New 2021 mortgage loan tax deduction rules for homeowners in Japan

The Japanese government has revealed details of expanded tax deductions for mortgage loans for homeowners that will come into force in 2021.

The final decision on the rule changes will be made by the LDP’s tax system investigation committee and will be included in the tax revision outline that will be compiled around December 10th. Here are the key changes scheduled for 2021:

1. Move-in date for 13-year home mortgage deduction period to be extended to December 31, 2022

The home mortgage loan deduction currently lets homeowners with outstanding loan balances deduct 1% of the year-end mortgage balance from their income tax and resident’s tax.

This deduction currently can be taken over a 13-year period for outstanding balances of 40 million JPY or less, so the maximum deduction comes to 400,000 JPY.

If your home is certified as “long-term excellent housing” (長期優良住宅) or certified as “low-carbon housing” (低炭素住宅), this deduction applies to balances of 500 million JPY or less, or a maximum of 500,000JPY per year.

13-year period deduction

Currently, to qualify for the 13-year period deduction, you have to move into your home by December 31, 2020.

This is because the usual deduction is only allowed over a ten-year period. This was extended to 13-years when the consumption tax was raised to 10 percent on October 1, 2020, in order to mitigate the financial impact for homebuyers. Sales of newly constructed condominiums and free-standing houses are subject to consumption tax. Re-sale houses and apartments are not.

Rule change

The 2021 change will extend the move-in date to qualify for the 13-year deduction period to December 31, 2022. The sales contract must be signed by the following dates:

  • For a new custom-built free-standing house: By September 30, 2021
  • For a manshon (condominium) or resale free-standing house: By November 30, 2021

The reasoning behind the extension is that it is usually not possible to immediately move into a property after signing  the sales contract.

The government also wants to provide support for potential homebuyers who may be economically impacted by the pandemic. The extension will also help development companies and real estate agents deal with unintended consequences of social distancing measures and strict international border controls. For example, the delivery date of some newly constructed condominiums has had to be pushed back due to delays in getting the appropriate materials and fixtures, many of which are imported from China.

2. Allow mortgage deduction for floor area size of 40-sqm and above

The home mortgage loan deduction currently lets homeowners deduct 1% of the outstanding loan balance of their year-end mortgage balance for properties with floor areas of 50-sqm and above. This is because, currently,  the mortgage deduction is meant to be used by families purchasing a “family-sized” 3LDK (3-bedroom) home, which is usually at least 50-sqm in floor area size.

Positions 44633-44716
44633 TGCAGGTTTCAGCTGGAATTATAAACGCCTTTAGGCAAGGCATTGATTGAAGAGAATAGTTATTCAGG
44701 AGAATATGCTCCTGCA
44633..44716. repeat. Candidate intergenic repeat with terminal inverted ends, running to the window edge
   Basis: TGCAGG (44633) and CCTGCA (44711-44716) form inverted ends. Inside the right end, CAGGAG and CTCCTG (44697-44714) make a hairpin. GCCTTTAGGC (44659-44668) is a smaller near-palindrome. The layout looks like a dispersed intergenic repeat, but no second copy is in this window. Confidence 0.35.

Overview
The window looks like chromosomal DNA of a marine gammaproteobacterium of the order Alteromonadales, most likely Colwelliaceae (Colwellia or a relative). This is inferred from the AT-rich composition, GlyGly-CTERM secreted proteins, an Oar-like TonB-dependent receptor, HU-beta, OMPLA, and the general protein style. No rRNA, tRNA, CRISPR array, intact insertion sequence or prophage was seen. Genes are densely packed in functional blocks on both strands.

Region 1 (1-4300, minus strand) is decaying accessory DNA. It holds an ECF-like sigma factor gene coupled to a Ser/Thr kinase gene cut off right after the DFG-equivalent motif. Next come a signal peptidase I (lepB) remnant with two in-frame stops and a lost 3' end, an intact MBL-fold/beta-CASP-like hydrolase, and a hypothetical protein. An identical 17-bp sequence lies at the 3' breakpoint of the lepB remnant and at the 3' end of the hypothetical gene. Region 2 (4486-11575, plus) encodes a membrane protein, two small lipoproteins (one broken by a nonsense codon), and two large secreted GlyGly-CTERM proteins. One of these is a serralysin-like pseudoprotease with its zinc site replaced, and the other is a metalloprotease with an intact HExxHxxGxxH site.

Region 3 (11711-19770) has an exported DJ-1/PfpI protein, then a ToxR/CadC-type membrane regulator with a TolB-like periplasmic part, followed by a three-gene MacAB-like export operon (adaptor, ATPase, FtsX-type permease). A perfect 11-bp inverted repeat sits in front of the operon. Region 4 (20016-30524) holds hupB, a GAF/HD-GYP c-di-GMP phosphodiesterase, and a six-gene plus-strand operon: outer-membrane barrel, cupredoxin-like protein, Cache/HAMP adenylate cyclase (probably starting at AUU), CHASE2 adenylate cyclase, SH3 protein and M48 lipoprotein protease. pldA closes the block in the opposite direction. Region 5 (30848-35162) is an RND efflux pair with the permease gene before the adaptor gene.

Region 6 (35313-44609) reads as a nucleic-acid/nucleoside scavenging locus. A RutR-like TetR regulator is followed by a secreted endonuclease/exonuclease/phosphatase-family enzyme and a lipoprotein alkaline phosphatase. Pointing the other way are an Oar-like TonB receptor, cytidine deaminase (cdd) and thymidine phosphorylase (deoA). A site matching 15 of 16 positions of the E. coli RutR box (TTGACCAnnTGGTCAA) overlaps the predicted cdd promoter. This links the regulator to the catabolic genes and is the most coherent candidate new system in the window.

Rule change

The 2021 change will expand the deduction to include properties of at least 40-sqm.

The reasoning behind this is allow couples without children who may want to purchase a smaller apartment to also be able to take the 1% deduction.

However, for properties that are not at least 50-sqm in floor size, there is an income limit of ¥10 million for using the deduction. This is because the deduction is meant to be used for owner-occupied homes, not investment properties. Many retail investors buy investment properties in urban centers that are smaller-sized apartments. The caveat to the rule would have the effect of limiting some investors from using the deduction.

3. Allow the 1% mortgage deduction throughout fiscal 2021, but to be reviewed in fiscal 2022

The government wants to allow the current 1% mortgage deduction rule to continue next year but has indicated that it plans to review the policy for possible revision in fiscal 2022.

This is because the Audit Board has said that in Japan’s ultra-low interest rate environment, a borrower’s mortgage rate may actually be lower than the 1% deduction rate, allowing them to benefit from a negative spread, in which the amount allowed for deduction would exceed the actual interest expense. A possible revision to the rule would be to allow people to only deduct the amount of the actual interest payment if the amount of interest paid is less than 1% of the loan balance.

This would indeed be a drastic change to the current standard 1% deduction and is something that potential homebuyers should keep in mind as the government moves forward with tax reform.


Source: Nikkei newspapaer, December 5, 2020 (in Japanese)

Lead image: Traditional-style house in Japan, iStock